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The name's Park, Stoke Park

PUBLISHED: 20:34 06 September 2007 | UPDATED: 14:50 20 February 2013

Stoke Park Exterior

Stoke Park Exterior

It's featured in many films, including James Bond, and it has to be one of the most imposing hotels in the country, yet its right on our doorstep, says Tessa ...

When you've planned a rather special weekend break away from it all, one of the greatest joys for me is having a real sense of arrival. There will always be excitement and anticipation, but turn off a country road near Stoke Poges and onto the long drive that takes you through magnificent parkland that's now a golf course, past a Repton bridge up to Stoke Park Club and you really know you've arrived.


And what a thrill when you park your car at the foot of the steps of this hugely imposing white building worthy of something on Capitol Hill, and a footman helps you with your luggage.


The entrance hall and reception excused a sense of occasion. There are high ceilings, gilt framed portraits, polished marble floors, large floral displays: it's all just perfect.
It's little wonder that it's a favourite with filmmakers. As a location, Stoke Park Club has played host to the most memorable game of golf in cinema history, when James Bond defeated Auric Goldfinger on the 18th green in Goldfinger (1964). Tomorrow Never Dies was also shot at the Club in 1997.

Scenes from Bridget Jones's Diary wwere set here in the summer of 2000, while in 2004
three movies were released all featuring the Club - Wimbledon, Bride & Prejudice and Layer Cake. Layer Cake's dramatic ending with Daniel Craig - the new James Bond - and Sienna Miller was filmed on the Clubhouse steps.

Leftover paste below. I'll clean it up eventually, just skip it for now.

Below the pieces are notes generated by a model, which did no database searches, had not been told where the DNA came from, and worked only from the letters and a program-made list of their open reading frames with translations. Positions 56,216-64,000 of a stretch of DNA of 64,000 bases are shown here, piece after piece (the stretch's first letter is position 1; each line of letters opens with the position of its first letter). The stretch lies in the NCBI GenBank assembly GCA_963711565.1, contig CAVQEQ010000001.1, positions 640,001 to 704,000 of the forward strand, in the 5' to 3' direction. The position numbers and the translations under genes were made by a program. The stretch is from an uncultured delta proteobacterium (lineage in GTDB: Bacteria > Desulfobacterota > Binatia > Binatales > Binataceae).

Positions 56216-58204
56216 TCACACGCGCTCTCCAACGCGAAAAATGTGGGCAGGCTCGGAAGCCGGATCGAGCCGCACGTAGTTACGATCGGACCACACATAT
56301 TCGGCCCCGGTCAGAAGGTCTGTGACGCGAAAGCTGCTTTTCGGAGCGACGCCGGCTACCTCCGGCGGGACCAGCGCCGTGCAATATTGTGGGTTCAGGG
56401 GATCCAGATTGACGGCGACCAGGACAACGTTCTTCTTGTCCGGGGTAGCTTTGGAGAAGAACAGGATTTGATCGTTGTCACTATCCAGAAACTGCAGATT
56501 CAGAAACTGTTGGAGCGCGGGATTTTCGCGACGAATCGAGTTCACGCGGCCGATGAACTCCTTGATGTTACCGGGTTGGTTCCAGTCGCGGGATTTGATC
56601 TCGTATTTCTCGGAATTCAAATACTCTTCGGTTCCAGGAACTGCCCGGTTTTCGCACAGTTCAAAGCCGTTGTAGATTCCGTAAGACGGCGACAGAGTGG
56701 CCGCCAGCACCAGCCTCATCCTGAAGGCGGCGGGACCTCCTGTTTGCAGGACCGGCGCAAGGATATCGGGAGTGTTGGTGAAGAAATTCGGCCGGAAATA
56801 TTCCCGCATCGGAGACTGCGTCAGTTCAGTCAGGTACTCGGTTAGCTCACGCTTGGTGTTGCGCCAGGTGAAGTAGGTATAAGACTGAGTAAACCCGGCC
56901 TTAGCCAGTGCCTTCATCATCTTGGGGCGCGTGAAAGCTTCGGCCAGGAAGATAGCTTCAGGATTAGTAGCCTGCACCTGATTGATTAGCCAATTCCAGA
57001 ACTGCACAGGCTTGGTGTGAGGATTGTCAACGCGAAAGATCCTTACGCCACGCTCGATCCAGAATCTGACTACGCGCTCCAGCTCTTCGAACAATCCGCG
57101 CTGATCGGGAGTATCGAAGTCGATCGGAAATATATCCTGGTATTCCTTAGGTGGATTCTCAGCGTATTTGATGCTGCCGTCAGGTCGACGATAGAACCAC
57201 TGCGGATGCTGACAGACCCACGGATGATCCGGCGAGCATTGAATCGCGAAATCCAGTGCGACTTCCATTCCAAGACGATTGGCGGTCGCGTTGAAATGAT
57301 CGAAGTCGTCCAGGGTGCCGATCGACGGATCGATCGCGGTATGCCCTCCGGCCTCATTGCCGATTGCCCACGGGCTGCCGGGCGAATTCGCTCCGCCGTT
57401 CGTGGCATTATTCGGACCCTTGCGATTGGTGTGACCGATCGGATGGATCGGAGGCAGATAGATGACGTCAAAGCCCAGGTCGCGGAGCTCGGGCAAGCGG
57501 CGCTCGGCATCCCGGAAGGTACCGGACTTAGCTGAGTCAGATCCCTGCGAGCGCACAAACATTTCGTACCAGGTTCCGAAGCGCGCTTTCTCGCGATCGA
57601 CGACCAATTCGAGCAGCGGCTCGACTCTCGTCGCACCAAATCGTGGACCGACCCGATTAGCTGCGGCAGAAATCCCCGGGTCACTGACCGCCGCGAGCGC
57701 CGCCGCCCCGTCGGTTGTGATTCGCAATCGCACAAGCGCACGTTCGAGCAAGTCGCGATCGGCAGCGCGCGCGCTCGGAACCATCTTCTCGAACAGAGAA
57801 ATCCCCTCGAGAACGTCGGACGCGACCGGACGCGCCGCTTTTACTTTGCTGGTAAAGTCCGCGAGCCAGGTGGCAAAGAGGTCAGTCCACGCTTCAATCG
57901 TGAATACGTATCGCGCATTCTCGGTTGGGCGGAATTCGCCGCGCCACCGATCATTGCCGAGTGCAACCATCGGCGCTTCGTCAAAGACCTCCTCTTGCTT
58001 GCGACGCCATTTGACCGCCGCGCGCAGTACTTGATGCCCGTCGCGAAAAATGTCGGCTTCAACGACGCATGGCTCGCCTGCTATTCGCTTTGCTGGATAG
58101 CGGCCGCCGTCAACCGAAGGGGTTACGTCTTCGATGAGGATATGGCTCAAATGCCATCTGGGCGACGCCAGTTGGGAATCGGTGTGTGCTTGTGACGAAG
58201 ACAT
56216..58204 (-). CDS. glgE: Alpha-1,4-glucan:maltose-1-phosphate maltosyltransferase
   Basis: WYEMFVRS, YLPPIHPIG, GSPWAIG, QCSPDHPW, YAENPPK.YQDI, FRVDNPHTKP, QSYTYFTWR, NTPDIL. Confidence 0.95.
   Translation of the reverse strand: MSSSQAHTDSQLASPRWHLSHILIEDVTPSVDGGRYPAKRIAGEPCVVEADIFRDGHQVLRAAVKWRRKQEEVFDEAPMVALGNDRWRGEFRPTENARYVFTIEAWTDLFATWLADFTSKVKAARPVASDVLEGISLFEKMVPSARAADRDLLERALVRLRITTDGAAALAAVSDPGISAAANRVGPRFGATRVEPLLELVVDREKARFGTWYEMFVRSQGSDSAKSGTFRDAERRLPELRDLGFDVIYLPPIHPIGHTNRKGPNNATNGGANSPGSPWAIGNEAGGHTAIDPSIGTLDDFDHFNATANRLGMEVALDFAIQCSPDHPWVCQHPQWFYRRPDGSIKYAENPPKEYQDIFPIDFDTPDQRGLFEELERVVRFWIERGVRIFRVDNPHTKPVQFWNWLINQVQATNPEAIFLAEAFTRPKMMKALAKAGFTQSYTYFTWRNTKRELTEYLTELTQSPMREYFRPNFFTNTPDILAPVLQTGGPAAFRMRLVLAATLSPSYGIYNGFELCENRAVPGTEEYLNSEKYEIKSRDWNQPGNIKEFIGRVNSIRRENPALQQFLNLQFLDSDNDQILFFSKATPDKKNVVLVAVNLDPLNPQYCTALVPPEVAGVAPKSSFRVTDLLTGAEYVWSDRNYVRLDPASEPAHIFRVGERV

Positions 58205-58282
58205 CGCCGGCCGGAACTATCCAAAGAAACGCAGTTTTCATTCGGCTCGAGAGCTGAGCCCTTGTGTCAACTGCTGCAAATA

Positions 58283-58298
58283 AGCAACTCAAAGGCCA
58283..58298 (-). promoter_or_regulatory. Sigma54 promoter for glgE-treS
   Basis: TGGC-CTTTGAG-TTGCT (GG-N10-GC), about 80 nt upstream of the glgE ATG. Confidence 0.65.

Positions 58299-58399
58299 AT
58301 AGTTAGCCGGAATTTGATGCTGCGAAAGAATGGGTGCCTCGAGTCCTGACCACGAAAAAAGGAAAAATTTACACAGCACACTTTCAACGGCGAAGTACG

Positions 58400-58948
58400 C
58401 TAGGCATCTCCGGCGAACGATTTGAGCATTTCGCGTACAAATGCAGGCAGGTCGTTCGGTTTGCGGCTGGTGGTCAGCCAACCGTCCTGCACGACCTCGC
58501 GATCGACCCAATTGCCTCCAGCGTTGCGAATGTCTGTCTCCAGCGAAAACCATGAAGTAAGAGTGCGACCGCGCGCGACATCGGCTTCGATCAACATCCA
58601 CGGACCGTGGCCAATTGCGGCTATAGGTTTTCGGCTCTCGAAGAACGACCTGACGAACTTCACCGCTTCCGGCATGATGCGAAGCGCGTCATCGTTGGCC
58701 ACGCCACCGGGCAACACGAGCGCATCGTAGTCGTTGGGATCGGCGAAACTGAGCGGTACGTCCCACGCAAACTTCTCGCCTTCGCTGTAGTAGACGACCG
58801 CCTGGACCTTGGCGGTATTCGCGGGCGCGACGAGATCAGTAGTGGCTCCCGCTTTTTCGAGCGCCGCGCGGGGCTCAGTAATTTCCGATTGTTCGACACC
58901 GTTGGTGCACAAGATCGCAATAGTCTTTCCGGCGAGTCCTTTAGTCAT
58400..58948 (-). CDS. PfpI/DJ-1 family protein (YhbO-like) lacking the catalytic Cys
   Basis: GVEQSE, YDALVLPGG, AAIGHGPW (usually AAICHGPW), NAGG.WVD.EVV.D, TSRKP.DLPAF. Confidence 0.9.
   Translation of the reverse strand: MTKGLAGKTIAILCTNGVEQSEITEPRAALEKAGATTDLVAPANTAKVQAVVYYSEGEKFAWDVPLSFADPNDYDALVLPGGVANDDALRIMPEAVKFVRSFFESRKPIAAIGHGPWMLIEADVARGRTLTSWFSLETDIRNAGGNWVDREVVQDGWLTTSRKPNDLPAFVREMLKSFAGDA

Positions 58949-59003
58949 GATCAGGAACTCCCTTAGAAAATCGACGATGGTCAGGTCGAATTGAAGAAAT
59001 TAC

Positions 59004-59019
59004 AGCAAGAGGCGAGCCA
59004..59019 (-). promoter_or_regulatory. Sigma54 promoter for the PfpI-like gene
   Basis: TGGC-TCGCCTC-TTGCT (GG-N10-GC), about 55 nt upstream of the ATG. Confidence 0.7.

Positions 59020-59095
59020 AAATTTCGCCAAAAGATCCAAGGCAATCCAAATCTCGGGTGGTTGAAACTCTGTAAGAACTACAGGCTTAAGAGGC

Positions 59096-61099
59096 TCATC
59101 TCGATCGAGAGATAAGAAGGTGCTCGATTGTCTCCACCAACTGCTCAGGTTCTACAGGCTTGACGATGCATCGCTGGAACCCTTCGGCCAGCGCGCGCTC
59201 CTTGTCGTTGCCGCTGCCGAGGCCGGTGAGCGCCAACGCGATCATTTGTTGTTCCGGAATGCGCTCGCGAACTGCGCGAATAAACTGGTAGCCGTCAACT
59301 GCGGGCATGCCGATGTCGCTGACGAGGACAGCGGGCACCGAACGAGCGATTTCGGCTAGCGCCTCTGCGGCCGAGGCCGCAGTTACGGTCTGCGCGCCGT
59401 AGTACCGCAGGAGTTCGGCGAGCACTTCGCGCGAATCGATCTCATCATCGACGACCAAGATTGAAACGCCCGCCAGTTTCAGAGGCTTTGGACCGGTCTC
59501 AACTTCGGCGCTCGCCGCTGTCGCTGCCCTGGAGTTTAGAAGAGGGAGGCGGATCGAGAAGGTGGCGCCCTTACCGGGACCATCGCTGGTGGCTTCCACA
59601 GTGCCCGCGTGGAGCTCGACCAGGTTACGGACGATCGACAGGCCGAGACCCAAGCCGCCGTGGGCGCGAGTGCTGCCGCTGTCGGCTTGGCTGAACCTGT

Yet despite the fact that the building is so grand and imposing, there's a relaxed, friendly feel to the place and that is exactly how it's designed to be, because Stoke Park Club is exactly as its name suggests. It's been a country club since 1908 when it first opened its magnificent 27-hole golf course. It's still a members only club, but hotel guests can enjoy all its lavish facility, too.


This means that not only can you sleep and eat at Stoke Park Club, but you can take advantage of its state of the art spa if you are a resident, too. As a guest, you have complimentary use of the Club's new Health and Racquet Pavilion (indoor swimming pool with hydro-seat Jacuzzis, state-of-the-art gymnasium, multi-surface tennis courts, steam rooms, and dance and fitness studios).


My companion and I stayed in a spacious room with the most wonderful view overlooking the 350 acres of parkland and historic gardens. Our room was individually designed, with a armchairs in front of the fireplace and antiques on the mantelpiece. Our bathroom was enormous, with an array of luxury toiletries and, of course, a fluffy white bathrobe.


We wasted little time in the room, however, and went for a dip in the beautifully appointed pool, a short walk from the main hotel. Residents may also book individual treatments from the spa's treatment menu and my friend enjoyed a manicure. It's advisable to book treatments in advance of your stay.



Dinner is usually taken in the award-winning Art Deco inspired park Restaurant, where the head chef is Chris Wheeler of Hell's Kitchen fame. He trained under Jean Christophe Novelli and appeared in the first series. (The restaurant was recently recognised as one of the 'Top Twenty Best Out of Town Restaurants' ¬ Harpers & Queen Restaurant Guide 2005). On this particular evening, however, there was a club barbecue, held on the terrace and lawns, complete with Caribbean steel band. It was a wonderfully friendly, relaxed occasion and a truly memorable event.


In the morning we took breakfast in The Orangery, a room with another glorious view, then enjoyed a practise putting session on the small green by the hotel entrance. James Bond, nor anyone else, would have been impressed, but no matter. We had a thoroughly relaxing and rather stylish break. You could say we left neither shaken, nor stirred, just refreshed.

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